The data so collected were analyzed using SPSS Software Version 20.0 International Business Machines Corporation (IBM), (Chicago, IL, USA).[18] A confidence interval of 95% and a significance level of 5% (P < 0.05) were established for all statistical tests used. The participants were stratified according to the duration of psychiatric disorder (3–6 months, 7–12 months, >1–2 years, >2–5 years, and >5 years). Results on continuous measurements are presented as mean ± standard deviation and results on categorical measurement are presented in proportions; accordingly, analysis of variance (ANOVA) and Chi-square test were used for comparing the same in subgroups.

 Results



The intraexaminer reliability statistics revealed a substantial agreement k = 0.80 and k = 0.79 for dentition status and CPI-modified, respectively. The age range of the study participants was 18–70 years, with a mean age of 39.38 ± 13.10 years. Among 165 participants, 58.8% (97) were males and 41.2% (68) were females; 78.78% (130) were literate and 21.2% (35) were illiterate; and 49.1% (81) were unemployed and 50.9% were employed. The frequency distribution of psychiatric patients [Table 1] was mood disorder (30.9%) and neurotic, stress-related, and somatoform disorder (30.9%). Majority of the participants were using toothbrush and toothpaste (75.8%) as their cleaning aids for the oral hygiene maintenance [Table 2]. As the duration of illness increased, the mean DMFT [6.60 ± 5.59–8.60 ± 3.62: [Table 3] and CPI-modified scores [0.60 ± 0.90–1.60 ± 1.51: [Table 4] increased which was statistically nonsignificant. Tooth pain (34.6%) was the most commonly reported self-perceived attribute [Table 5] and 29.3% of the participants never visited the dentist [Table 5]. Majority of the participants were in need of prompt treatment [70.3%: [Figure 1].{Table 1}{Table 2}{Table 3}{Table 4}{Table 5}{Figure 1}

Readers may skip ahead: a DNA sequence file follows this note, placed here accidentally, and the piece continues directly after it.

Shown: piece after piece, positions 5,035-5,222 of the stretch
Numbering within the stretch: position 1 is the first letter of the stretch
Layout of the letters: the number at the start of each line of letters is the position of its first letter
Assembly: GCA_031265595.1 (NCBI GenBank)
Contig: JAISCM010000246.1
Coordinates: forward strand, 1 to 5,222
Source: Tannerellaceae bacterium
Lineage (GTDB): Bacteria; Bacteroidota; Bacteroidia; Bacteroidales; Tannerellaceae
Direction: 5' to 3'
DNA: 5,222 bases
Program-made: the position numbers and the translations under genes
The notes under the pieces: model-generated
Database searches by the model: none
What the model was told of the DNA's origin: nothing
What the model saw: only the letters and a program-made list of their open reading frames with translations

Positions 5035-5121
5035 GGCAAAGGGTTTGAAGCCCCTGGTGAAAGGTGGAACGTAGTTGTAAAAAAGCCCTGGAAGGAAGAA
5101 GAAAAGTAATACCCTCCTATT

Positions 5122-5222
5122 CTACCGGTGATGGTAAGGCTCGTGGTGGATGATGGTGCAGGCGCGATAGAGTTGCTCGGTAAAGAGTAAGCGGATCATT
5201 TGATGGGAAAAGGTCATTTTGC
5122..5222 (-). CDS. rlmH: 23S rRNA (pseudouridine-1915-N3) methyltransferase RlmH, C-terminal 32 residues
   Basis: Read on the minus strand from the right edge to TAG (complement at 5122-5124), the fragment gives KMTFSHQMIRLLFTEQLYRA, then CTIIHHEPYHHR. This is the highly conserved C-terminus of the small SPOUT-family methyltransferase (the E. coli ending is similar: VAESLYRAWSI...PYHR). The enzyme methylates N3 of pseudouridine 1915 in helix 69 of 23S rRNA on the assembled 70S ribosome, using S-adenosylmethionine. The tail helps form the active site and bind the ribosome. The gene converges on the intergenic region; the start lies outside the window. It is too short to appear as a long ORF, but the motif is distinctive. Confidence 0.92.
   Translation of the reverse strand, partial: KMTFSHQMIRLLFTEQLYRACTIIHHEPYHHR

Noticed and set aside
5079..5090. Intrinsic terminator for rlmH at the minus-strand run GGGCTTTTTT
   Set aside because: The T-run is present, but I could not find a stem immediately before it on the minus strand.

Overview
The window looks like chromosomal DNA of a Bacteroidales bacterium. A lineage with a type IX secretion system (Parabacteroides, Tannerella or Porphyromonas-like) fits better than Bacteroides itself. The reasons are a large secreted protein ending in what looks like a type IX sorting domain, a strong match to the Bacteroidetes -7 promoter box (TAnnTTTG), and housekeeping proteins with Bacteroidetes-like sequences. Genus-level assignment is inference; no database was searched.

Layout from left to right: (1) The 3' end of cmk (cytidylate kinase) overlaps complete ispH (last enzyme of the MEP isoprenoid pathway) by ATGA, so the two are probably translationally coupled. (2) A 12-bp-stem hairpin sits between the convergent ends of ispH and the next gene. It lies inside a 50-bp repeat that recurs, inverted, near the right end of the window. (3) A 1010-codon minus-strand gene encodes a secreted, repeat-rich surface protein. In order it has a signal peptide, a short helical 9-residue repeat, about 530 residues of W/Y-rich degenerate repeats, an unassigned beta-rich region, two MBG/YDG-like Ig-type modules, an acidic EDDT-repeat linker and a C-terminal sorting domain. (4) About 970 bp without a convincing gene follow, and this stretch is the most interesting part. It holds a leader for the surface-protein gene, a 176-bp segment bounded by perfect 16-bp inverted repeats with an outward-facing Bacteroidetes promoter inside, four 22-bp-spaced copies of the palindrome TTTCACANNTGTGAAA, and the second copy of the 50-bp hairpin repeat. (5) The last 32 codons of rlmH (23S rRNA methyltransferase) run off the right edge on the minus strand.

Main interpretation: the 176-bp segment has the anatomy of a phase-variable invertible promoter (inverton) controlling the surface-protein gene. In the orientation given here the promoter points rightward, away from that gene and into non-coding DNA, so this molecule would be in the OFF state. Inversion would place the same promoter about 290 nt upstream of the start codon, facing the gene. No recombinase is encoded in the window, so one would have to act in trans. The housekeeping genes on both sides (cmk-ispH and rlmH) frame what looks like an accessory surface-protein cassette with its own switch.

Comparisons among groups categorized on the basis of duration of illness did not yield any statistical significance for any of the outcome variable (DMFT and CPI-modified) at P < 0.05 [Table 3] and [Table 4]. [Table 5] presents self-perceived attributes of the sample, and [Figure 1] shows intervention urgency among the participants.

 Discussion